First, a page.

Until now, we have paid little attention to Latin America. Our mainstream media hardly mentions the region or is full of misconceptions and stereotypes.
But times are changing. Globalisation and technological change have had a tremendous impact on the relations between the Asia-Pacific region and Latin America, a trend gradually engulfing Australia too.
Increasing numbers of Australians are discovering Latin America offers sustained growth and opportunities in business, political, social and cultural sectors.
Meanwhile Latin Americans are studying, working or settling in Australia in greater numbers. The 2011 census figures shows more than 100,000 first generation Latin Americans now call Australia home.
Latin America is also benefitting greatly from the changing global economic order, with Asia – and particularly China – fast replacing the United States in trade with the region. By 2009, China already surpassed the United States as Brazil’s largest trading partner.
Largely on the back of this Asian resources trade, Latin America is a region of rising economic influence. Over the past decade, Brazil has emerged as one of the world’s top four newly advanced economies predicted to become economic superpowers by 2050 (the so-called BRICs). Its hosting of the next World Cup and Olympic Games will raise its global profile even further.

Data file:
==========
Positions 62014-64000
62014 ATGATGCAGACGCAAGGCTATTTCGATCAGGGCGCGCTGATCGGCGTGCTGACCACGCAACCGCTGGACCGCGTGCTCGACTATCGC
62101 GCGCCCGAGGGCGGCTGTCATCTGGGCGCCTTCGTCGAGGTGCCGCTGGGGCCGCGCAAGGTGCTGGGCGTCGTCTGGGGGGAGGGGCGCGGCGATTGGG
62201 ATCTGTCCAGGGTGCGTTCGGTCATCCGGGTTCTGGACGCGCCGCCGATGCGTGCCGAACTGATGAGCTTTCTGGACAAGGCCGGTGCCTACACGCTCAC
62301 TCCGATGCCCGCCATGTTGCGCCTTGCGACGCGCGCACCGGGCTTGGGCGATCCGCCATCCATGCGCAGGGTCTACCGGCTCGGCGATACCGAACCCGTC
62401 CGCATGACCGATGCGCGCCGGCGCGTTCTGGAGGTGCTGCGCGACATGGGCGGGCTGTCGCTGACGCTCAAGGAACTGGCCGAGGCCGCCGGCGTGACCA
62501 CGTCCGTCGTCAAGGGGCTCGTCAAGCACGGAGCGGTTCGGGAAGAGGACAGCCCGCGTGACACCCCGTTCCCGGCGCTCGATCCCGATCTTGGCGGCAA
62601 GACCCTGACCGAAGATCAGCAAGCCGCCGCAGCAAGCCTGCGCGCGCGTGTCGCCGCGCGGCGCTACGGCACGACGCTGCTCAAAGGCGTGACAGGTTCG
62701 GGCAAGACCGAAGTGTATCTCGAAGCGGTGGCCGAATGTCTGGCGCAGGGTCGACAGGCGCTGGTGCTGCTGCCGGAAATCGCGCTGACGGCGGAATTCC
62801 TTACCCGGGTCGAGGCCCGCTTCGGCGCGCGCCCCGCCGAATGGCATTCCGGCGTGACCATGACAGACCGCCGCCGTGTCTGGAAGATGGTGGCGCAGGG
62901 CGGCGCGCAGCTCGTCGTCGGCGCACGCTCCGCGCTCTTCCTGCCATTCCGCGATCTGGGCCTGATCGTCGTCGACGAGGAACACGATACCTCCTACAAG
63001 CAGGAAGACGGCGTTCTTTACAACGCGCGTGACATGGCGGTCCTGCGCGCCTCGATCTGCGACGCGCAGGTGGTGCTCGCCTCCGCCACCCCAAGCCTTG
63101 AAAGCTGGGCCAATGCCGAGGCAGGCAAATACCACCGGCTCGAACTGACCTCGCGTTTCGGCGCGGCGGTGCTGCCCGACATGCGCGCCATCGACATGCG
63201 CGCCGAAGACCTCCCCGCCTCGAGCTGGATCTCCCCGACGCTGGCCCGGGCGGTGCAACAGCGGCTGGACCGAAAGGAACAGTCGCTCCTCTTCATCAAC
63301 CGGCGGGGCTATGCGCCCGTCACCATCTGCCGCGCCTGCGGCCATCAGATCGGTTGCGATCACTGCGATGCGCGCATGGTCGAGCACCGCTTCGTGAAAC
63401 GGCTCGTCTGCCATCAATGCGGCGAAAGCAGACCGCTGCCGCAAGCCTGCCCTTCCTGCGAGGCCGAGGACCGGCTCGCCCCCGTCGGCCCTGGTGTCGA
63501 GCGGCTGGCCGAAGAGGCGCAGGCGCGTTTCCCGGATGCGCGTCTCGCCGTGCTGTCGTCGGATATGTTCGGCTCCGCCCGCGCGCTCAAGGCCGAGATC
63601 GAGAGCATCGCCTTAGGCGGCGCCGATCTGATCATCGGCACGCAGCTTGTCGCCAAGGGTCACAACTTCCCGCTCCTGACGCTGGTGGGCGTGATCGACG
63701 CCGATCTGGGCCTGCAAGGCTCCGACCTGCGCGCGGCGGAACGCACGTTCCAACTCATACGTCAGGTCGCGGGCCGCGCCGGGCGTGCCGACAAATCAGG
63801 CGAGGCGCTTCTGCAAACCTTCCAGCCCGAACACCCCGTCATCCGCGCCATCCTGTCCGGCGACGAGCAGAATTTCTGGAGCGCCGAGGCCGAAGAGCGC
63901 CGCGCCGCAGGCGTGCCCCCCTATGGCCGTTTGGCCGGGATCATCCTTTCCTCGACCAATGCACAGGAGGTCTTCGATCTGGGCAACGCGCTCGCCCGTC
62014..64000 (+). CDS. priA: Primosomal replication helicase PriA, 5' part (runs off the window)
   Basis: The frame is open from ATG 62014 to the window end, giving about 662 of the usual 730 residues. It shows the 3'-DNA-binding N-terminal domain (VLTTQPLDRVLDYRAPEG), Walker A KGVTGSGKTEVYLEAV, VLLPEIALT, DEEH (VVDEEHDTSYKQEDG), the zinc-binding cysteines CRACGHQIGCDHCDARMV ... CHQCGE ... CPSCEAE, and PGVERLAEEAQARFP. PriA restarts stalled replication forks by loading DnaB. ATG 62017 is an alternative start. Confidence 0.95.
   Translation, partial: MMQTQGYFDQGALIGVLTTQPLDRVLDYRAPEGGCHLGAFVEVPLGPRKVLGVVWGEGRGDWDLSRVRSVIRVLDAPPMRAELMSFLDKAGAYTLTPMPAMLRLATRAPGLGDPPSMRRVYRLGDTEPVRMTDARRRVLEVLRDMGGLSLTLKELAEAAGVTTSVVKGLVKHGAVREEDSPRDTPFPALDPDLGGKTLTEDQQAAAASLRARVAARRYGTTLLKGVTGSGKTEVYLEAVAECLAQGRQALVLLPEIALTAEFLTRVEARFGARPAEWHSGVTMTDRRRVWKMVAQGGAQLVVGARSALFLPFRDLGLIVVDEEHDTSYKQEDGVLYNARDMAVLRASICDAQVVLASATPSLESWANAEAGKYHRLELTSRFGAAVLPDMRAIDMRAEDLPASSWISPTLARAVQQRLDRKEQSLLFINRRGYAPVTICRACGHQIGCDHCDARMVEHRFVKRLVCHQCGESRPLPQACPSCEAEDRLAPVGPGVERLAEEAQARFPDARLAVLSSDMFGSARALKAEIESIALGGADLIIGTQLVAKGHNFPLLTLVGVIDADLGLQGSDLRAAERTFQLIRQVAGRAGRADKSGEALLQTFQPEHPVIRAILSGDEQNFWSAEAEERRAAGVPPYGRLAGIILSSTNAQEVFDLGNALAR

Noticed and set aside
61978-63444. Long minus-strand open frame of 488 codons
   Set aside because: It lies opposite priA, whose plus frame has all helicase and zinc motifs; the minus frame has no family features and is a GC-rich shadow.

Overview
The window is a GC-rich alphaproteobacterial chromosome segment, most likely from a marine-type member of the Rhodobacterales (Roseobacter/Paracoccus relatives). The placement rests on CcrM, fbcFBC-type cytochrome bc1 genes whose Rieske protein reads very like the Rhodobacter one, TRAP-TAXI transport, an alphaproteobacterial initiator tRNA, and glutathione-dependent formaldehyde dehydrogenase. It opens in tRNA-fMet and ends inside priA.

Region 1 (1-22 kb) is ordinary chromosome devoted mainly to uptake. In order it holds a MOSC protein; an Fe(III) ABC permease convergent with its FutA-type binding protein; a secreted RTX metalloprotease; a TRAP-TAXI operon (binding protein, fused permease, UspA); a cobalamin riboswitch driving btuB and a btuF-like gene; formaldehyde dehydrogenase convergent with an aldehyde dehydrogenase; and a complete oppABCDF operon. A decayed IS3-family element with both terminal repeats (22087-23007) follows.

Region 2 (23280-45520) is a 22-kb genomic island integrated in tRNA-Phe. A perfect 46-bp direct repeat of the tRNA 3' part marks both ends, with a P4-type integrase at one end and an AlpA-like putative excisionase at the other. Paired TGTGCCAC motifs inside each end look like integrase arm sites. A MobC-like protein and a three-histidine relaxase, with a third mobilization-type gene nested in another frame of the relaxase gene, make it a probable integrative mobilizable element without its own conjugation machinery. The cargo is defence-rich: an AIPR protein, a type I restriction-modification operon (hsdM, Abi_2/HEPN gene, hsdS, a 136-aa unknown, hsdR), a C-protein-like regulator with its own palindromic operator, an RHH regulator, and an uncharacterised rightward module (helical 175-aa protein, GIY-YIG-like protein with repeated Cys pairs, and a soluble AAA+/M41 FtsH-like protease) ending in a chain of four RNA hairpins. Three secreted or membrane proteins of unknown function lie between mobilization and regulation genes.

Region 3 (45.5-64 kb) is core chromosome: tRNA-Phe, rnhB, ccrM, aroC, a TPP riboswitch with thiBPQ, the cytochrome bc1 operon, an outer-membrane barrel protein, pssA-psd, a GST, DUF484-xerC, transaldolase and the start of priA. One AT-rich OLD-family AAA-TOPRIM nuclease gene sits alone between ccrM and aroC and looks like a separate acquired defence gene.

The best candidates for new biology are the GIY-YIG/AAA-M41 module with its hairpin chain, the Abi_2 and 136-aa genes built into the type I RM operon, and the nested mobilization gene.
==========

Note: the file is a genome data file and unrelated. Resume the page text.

Chile, Mexico and Peru (all members of APEC), along with Argentina and Colombia are growing powers with increasing prominence in the international arena.
Yet, the rise of Latin America, its multiple connections with the Asia-Pacific Rim (including Australia) and its ever-increasing influence are still overlooked. Excessive attention is placed on the implications of an Asian Century for North America and Europe, while stereotypes about Latin America lead to a lack of awareness of existing and prospective opportunities with the region.
Meanwhile the region is becoming increasingly relevant to Australia both as economic competitor – especially in the supply of raw commodities – and as a land of great opportunities.
Australia therefore needs to approach Latin America with a new mindset. Within the university sector there is a clear awareness of this need and the devotion of considerable energy to address it.
A landmark event earlier this month, The Melbourne Latin America Dialogue drew leading figures of Australia-Latin America relations from university, business, government and diplomatic sectors to discuss better links in education, mining, diplomacy, foreign aid, agriculture and food security
Many Australian universities including RMIT and La Trobe, are strengthening their efforts in increasing student mobility from and to Latin America, by signing agreements for academic exchanges and promoting research collaborations.
The Council on Australia Latin America Relations (COALAR) has commissioned a study on Australian strategic relations with Latin America which is expected to be published by December.